Please send a 250 word proposal and brief CV to Professor Sara Kosiba (skosiba@troy.edu) no later than March 10th, 2015.

More than Writing: Narratives

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Thursday, January 29, 2015 - 4:11pm
Minnesota State University Mankato Graduate Scholars of English Association

"More than Writing: Narratives" Graduate Conference

Department of English Graduate Student Conference

Minnesota State University, Mankato, Centennial Student Union

The third annual English Department graduate student conference is a collaborative symposium focused on narratives across all English-focused academic disciplines. This conference will also include Q&A sessions with working professionals from the community who are represented both inside and outside of academia. The conference committee requests presentations from scholars across all English programs including Creative Writing, English Studies, Teaching English as a Second Language, Teaching Writing, and Technical Communication.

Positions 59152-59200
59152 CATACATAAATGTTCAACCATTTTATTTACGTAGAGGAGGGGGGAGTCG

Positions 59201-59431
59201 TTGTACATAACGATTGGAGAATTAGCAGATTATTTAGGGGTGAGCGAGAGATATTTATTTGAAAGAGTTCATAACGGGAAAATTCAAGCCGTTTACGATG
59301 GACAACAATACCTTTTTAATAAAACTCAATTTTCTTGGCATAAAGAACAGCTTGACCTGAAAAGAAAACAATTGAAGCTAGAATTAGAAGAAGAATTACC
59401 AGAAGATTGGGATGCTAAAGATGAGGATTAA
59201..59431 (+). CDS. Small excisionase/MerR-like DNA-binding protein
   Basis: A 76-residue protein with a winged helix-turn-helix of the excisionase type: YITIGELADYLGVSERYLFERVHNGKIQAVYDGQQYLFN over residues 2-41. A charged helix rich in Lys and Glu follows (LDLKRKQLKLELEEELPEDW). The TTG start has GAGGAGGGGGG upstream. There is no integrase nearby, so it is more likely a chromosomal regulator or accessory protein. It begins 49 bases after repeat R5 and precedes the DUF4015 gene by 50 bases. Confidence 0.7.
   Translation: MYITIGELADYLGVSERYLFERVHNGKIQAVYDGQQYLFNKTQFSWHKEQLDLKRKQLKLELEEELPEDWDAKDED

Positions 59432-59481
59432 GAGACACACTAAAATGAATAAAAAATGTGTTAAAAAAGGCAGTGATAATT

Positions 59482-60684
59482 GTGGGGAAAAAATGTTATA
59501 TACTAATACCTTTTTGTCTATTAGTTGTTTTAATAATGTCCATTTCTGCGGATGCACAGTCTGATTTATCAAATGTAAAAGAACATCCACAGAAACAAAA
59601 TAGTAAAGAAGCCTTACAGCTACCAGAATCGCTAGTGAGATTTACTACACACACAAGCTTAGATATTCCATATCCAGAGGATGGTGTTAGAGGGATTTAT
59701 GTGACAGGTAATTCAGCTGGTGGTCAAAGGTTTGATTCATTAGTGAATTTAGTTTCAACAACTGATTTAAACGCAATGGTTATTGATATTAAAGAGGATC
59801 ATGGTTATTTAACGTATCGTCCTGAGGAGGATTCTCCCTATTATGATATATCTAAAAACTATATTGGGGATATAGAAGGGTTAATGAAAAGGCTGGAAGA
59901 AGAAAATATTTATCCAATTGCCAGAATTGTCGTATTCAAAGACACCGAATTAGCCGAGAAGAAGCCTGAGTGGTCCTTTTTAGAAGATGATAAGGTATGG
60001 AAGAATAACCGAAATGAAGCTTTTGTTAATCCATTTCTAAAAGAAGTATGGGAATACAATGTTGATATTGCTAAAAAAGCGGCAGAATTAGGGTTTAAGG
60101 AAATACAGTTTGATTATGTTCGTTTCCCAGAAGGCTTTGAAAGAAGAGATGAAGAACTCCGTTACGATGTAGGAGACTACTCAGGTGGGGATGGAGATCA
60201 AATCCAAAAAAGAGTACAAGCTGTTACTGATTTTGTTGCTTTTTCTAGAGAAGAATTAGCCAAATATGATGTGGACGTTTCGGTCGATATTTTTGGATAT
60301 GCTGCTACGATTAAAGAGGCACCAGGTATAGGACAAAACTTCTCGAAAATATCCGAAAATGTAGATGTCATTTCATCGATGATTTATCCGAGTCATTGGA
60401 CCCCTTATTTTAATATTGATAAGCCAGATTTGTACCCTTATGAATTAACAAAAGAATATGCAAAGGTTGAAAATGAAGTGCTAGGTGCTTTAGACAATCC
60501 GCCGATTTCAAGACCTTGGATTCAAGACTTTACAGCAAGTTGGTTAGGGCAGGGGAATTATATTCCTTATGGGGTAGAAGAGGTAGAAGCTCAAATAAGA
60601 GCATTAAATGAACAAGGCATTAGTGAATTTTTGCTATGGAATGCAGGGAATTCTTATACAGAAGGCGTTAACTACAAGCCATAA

"Circum-Caribbean Poetics": 9/1/15

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Thursday, January 29, 2015 - 2:39pm
Jana Braziel and Nicasio Urbina, University of Cincinnati

CALL FOR PAPERS: "Circum-Caribbean Poetics"
Professor Jana Braziel (jana.braziel@uc.edu) and Nicasio Urbina (nicasio.urbina@uc.edu) are issuing a "Call for Papers" for a special issue of Cincinnati Romance Review (slated for publication in spring 2016) devoted to the theme of Circum-Caribbean Poetics.
Submissions Due September 1, 2015.

CFP MLA 2016 (Austin, TX Jan 7-10): Special Session "Character and 19th-Century Literature"

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Thursday, January 29, 2015 - 1:45pm
Anna E. Clark